Our new Indie Games subforum is now open for business in G&T. Go and check it out, you might land a code for a free game. If you're developing an indie game and want to post about it, follow these directions. If you don't, he'll break your legs! Hahaha! Seriously though.
Our rules have been updated and given their own forum. Go and look at them! They are nice, and there may be new ones that you didn't know about! Hooray for rules! Hooray for The System! Hooray for Conforming!
I've been trying every single-player game that I can get my hand on for something like 14 years now and I've only beaten maybe six. Why do people enjoy these games? What is it that draws you into them? Every time I delve into a single-player game I can't see past the game - it just feels like a big, soulless world full of AI that all acts basically the same. I can't get into the aesthetic values of it like graphics, because I don't find visual art makes any impact at all on me. Every game that I've played TO COMPLETION (this was NOT in my OP initially and I bet explains a lot of confusion here) has had an intangible atmosphere to it that made me feel like what I was doing was rewarding, rather than simply entertainment.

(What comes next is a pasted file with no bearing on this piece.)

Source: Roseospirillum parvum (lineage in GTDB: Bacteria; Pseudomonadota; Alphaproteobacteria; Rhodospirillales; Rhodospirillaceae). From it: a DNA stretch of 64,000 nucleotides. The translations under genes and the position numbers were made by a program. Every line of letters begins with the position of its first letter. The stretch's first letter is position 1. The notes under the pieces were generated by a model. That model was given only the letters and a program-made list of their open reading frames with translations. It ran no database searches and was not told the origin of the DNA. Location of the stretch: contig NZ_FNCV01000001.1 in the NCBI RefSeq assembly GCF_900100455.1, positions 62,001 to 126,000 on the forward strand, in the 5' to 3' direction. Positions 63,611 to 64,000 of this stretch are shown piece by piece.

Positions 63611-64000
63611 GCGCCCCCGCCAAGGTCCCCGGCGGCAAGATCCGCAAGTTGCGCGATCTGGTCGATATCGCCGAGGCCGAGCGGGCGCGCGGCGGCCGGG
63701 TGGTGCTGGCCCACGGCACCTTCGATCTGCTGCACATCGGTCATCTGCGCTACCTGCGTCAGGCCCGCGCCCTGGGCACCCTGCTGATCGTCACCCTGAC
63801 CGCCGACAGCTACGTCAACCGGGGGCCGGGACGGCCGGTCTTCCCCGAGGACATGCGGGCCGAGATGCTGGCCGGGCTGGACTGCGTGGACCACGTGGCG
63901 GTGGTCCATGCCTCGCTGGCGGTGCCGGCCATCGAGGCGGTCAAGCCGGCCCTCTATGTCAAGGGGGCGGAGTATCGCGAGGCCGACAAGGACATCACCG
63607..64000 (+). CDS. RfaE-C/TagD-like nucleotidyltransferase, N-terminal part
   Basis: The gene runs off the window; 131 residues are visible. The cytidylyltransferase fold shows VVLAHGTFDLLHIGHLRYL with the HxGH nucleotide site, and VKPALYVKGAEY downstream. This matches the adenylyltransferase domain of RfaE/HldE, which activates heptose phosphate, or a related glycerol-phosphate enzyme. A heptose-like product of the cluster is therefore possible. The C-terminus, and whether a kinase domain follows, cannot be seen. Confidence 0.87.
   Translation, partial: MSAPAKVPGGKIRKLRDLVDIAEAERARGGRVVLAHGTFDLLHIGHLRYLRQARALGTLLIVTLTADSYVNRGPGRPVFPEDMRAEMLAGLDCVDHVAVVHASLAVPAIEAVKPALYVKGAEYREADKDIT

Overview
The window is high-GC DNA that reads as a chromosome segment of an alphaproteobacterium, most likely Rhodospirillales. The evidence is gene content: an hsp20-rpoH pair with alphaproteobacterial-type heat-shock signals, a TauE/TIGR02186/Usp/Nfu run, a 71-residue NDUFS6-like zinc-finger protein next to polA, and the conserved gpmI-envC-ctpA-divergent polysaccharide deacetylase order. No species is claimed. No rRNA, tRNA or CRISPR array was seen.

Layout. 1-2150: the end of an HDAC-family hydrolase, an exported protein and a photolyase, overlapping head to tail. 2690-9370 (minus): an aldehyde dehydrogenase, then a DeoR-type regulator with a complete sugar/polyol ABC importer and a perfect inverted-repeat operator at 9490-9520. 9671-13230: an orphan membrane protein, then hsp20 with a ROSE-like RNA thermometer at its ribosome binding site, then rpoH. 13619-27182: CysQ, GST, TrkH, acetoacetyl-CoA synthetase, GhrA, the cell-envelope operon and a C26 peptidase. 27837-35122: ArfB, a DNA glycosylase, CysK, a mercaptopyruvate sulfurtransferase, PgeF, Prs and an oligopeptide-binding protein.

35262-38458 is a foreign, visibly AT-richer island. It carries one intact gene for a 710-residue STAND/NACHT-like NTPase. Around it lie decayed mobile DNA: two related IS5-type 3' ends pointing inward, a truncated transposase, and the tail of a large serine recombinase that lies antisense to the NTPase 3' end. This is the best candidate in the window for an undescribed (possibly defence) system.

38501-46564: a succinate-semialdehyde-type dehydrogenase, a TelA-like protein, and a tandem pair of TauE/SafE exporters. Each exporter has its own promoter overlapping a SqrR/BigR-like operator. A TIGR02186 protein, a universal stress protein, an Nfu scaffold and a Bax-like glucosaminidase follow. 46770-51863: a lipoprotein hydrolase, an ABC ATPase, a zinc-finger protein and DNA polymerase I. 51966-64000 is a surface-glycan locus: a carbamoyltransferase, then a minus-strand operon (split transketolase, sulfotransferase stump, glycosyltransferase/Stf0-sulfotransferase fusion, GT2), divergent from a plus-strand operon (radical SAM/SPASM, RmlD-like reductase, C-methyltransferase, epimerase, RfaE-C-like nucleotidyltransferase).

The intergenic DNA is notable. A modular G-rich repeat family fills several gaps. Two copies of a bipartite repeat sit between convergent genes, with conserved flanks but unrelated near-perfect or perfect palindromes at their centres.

I mean, I have the same issue with movies and books, but it really confounds me with games. For something as incredibly simple as most games, what is it that keeps you coming back without a dynamic human mind controlling your opposition? I can put a dozen hours into TF2 in one sitting easily, but I can't play, say, Dead Space for 15 minutes before my mind wanders and I turn it off. Do you find yourselves genuinely caring about the characters and enemies in the game? Does the fate of the world really matter to you in the least? I would love to be able to lose myself in these worlds, so I'm curious as to how other people see them. Sometimes I think I've just lost my ability to imagine or be mesmerized by this kind of thing over the years.
I always try to make wordy OP's, but I'm also really bad at making my thoughts sound longer than they actually are. Sorry for the sparse page.